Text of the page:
Next week, I begin my seventh month of job searching. Actually, that’s not exactly true; I was job searching before I left my last position, knowing my (intense) desire to leave. Let's say I’m now six full months unemployed. Or, to make it more accurate, it’s six months of extremely motivated job searching. (That's the difference in job searching when you still have a job and the same process when you are unemployed! Kinda like the difference in a walk on the beach and the immunity challenge on Survivor!) And no job yet.
I left my last position just before Thanksgiving, knowing the following six weeks—the holiday season—was a really bad time to conduct a job search. But I was okay with that; there were things I wanted to do in that down-time. (Like recover from the last job!) I was optimistic because I also knew that the first of the year was historically a really good time for job searching, since companies were rolling out their shiny new budgets, focused on lofty new goals and looking for energetic new stars to achieve those goals.
Boy, was I wrong! If only I’d had that magic crystal ball to let me know that in those months around those holidays, the entire economy would crash and burn. It was never my intention to bring down the house of cards known as our economy, but it coincidently does seem as if my lone decision to change jobs was somehow the final straw on the proverbial back of that over-burdened camel.
Suddenly, the companies that I’d hoped would be utilizing their freshly approved budgets to hire talented people like me…were closing their doors instead. The ones who were able to stay open had to reduce their work force. And all these former now-unemployed employees hit the job market like Shrek doing a belly flop in the wading pool. Now I had lots of additional (unwanted) competition for the ever-shrinking job listings.
Of course, everyone also cut back on holiday spending, which apparently only served to deepen the problems in the economy and increasing the number of eager job applicants. (Again, not completely my fault. I just couldn't find the wisdom in buying that Wii if I couldn’t pay the electric bill to power it.)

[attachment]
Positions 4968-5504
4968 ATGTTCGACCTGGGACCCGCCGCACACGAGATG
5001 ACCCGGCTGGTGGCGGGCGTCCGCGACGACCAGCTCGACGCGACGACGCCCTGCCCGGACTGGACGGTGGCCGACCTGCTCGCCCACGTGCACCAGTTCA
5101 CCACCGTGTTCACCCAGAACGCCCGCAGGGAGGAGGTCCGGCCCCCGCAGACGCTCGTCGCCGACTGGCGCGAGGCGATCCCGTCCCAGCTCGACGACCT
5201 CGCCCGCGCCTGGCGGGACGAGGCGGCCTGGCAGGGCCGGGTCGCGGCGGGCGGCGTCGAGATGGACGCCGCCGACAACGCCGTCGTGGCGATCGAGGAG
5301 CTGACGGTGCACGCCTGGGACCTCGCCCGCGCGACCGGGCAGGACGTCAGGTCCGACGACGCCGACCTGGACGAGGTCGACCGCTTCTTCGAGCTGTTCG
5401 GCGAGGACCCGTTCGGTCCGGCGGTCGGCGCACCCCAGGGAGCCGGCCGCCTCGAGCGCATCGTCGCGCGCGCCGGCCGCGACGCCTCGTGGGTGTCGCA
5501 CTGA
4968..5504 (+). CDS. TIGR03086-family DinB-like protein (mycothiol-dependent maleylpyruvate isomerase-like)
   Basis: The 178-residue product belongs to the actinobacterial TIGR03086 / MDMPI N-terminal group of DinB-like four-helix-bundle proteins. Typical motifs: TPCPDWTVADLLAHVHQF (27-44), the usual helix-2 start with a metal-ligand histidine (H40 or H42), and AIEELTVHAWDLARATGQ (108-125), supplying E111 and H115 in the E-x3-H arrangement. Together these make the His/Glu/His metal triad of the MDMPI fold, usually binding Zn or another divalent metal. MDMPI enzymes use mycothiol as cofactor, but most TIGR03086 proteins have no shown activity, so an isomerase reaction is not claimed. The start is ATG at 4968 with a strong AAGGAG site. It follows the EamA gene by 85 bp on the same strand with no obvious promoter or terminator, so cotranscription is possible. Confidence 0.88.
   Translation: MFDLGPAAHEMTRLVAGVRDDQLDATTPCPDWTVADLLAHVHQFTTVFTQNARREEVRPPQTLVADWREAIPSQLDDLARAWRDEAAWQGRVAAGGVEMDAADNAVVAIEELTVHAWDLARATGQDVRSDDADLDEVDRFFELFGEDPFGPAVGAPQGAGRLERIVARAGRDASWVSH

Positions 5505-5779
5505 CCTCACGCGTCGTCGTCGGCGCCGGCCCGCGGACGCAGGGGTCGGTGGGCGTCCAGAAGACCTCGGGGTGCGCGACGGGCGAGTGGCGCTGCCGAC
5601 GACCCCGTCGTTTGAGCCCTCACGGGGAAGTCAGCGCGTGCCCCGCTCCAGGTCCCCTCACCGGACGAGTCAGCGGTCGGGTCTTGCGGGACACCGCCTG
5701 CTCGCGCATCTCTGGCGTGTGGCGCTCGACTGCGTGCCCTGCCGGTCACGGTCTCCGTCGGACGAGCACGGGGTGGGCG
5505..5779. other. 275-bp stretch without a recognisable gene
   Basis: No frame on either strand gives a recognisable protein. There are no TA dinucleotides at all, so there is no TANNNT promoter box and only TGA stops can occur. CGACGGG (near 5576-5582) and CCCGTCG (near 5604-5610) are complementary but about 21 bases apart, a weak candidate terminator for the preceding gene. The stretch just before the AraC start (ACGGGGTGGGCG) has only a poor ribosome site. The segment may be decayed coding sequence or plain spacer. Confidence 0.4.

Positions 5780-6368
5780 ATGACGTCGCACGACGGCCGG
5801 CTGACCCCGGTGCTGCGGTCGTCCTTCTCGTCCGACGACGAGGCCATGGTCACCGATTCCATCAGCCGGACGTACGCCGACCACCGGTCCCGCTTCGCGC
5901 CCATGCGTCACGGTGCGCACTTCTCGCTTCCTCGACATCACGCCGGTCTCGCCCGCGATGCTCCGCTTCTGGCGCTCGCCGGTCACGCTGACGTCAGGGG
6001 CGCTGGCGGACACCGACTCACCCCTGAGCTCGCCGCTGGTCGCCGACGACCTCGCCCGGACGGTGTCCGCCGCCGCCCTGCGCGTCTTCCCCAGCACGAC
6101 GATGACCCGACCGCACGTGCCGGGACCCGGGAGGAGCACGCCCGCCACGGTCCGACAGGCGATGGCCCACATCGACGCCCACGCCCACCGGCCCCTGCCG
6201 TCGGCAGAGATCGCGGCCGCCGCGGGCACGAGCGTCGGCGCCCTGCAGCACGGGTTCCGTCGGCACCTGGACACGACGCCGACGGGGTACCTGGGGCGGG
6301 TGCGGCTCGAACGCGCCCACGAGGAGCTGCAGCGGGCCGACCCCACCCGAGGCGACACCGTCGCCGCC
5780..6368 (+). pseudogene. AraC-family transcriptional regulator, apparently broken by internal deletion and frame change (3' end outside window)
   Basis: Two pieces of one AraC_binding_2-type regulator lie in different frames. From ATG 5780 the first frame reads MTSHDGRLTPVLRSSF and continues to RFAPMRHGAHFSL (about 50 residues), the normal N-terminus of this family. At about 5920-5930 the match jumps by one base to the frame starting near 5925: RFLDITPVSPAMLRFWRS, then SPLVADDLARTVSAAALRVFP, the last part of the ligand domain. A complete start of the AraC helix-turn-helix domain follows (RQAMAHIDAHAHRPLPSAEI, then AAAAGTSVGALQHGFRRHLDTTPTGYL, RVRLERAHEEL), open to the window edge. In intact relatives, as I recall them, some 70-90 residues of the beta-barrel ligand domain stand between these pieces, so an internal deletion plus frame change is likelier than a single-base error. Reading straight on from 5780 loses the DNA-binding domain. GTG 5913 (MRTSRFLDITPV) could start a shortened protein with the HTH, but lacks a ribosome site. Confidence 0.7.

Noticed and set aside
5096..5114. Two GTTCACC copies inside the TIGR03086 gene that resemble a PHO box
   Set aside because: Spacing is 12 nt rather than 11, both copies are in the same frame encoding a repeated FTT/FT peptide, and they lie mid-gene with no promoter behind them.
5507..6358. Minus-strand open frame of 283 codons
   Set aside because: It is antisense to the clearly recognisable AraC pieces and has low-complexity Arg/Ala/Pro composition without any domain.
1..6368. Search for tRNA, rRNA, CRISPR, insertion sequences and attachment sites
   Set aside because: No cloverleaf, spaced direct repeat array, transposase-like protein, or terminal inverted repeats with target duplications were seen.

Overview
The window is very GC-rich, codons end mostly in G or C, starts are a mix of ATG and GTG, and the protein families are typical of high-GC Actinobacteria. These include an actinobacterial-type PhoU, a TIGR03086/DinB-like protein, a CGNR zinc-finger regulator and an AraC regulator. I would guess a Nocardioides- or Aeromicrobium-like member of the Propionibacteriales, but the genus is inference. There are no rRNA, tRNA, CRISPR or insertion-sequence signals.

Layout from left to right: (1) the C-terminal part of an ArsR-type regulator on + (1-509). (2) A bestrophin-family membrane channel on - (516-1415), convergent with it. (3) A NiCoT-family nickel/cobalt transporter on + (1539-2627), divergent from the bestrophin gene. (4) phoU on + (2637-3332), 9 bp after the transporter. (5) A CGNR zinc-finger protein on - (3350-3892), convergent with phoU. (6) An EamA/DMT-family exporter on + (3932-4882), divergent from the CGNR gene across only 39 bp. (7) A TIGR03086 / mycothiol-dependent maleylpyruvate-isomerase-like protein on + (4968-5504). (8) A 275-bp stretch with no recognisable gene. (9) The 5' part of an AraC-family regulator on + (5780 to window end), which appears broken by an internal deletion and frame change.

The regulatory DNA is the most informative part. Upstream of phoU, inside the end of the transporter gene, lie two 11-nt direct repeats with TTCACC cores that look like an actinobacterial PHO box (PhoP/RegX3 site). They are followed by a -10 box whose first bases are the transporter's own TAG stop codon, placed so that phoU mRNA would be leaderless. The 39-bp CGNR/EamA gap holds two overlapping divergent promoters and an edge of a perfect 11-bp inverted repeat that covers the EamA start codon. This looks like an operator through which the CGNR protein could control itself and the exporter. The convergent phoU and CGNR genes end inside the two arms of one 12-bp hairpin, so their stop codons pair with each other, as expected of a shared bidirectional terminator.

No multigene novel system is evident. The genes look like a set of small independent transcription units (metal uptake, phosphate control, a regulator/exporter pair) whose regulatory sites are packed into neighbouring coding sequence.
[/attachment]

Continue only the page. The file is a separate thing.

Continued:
Side note: I want to once again emphasize that looking back, I still believe that leaving my last job was the right thing to do for me. I just regret it had the un-anticipated effect of taking the entire country down with me!
We know that a journey is not just about marking time (how long we've been traveling)l it's also about making progress (how far we've come). So, today I’m acknowledging the time—half a year on the job search journey. But I have to remind myself that I’ve made some significant progress in that same period of time.
I’ve passed scores of exits—those jobs that I didn’t get. (Granted, that was not always my choice, but I’ll list it in the “progress” column nonetheless.) I’ve worked on polishing some of my skills and even learning some new ones as well. For example, I didn’t know how to Twitter last year, now I can Tweet with the best of them. I’ve even had folks who “re-tweet” some of my chirping gems! I have a killer LinkedIn profile and my Facebook page is very active. I’ve read numerous books (Not just mindless novels!) that I hope will give me a greater understanding of social media, which does appear to the topic du jour in my career field (public relations/communications). I started my own blog, not just for the therapy it provides me, but also to highlight my talents as a writer/thinker and my ability to be relevant in this environment. It’s like getting a skill-set tune up.
As fulfilling as all of that has been, I want to go on record: it's not enough! I'm trying to make the most of my time, but unlike the Zen-ish cliché, this journey is not the destination. Unemployment is not my occupation. I’m ready for that sign on the highway that reads: Your job is ahead. Exit now!
How have you managed to fill the time during your job search?
What are you doing that's productive to your career?